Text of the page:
Patient preference in psychological treatment and associations with self-reported outcome: national cross-sectional survey in England and Wales.
Williams R., Farquharson L., Palmer L., Bassett P., Clarke J., Clark DM., Crawford MJ.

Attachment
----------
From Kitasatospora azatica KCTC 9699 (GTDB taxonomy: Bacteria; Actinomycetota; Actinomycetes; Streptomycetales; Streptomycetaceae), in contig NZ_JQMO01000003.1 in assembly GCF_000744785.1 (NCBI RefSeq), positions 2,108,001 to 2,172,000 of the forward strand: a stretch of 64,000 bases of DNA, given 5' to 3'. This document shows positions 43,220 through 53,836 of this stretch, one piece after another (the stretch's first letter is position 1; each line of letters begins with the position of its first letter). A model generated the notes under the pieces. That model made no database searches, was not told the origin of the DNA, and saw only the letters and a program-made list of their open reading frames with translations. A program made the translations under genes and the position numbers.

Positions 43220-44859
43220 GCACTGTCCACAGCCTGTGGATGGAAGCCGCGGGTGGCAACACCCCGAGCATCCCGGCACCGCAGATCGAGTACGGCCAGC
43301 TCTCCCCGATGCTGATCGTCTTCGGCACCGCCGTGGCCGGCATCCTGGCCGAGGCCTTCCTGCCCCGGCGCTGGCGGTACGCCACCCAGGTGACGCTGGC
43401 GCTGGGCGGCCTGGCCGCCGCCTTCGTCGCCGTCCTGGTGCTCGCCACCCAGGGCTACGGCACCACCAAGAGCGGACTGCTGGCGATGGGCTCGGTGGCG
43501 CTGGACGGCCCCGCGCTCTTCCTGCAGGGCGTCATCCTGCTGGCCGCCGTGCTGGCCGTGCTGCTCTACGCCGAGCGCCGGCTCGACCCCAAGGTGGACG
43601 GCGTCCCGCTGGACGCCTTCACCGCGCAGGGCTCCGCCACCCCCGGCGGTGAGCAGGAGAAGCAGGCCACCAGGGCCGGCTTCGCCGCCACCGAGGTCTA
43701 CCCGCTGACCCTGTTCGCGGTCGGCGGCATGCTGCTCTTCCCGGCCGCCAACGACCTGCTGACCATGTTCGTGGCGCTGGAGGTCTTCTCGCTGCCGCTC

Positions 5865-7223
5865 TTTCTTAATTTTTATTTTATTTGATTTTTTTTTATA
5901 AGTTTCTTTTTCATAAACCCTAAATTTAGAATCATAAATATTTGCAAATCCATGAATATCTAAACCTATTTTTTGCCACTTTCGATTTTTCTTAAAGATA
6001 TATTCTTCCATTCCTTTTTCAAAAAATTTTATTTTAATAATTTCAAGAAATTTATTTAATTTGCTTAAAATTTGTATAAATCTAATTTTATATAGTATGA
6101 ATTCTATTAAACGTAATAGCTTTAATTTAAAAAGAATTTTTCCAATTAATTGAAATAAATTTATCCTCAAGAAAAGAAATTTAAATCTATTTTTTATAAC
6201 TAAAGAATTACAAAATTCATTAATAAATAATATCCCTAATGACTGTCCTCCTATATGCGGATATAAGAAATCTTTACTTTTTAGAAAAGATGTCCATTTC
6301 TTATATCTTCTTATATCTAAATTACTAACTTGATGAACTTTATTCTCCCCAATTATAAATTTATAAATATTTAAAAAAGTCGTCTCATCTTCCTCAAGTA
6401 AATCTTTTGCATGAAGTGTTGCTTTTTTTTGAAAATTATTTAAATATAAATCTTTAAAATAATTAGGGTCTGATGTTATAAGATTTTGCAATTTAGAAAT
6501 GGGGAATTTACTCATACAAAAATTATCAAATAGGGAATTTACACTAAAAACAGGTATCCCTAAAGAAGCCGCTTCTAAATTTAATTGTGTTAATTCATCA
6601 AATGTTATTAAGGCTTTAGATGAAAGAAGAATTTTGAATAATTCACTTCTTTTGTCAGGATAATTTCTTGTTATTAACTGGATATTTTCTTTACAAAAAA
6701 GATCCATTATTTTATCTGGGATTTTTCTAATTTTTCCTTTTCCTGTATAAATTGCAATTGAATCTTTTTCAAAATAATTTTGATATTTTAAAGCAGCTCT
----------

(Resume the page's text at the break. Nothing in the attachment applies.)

BACKGROUND: Providers of psychological therapies are encouraged to offer patients choice about their treatment, but there is very little information about what preferences people have or the impact that meeting these has on treatment outcomes. METHOD: Cross-sectional survey of people receiving psychological treatment from 184 NHS services in England and Wales. 14,587 respondents were asked about treatment preferences and the extent to which these were met by their service. They were also asked to rate the extent to which therapy helped them cope with their difficulties. RESULTS: Most patients (12,549-86.0 %, 95 % CI: 85.5-86.6) expressed a preference for at least one aspect of their treatment. Of these, 4,600 (36.7 %, 95 % CI: 35.8-37.5) had at least one preference that was not met. While most patients reported that their preference for appointment times, venue and type of treatment were met, only 1,769 (40.5 %) of the 4,253 that had a preference for gender had it met. People who expressed a preference that was not met reported poorer outcomes than those with a preference that was met (Odds Ratios: appointment times = 0.29, venue = 0.32, treatment type = 0.16, therapist gender = 0.32, language in which treatment was delivered = 0.40). CONCLUSIONS: Most patients who took part in this survey had preferences about their treatment. People who reported preferences that were not met were less likely to state that treatment had helped them with their problems. Routinely assessing and meeting patient preferences may improve the outcomes of psychological treatment.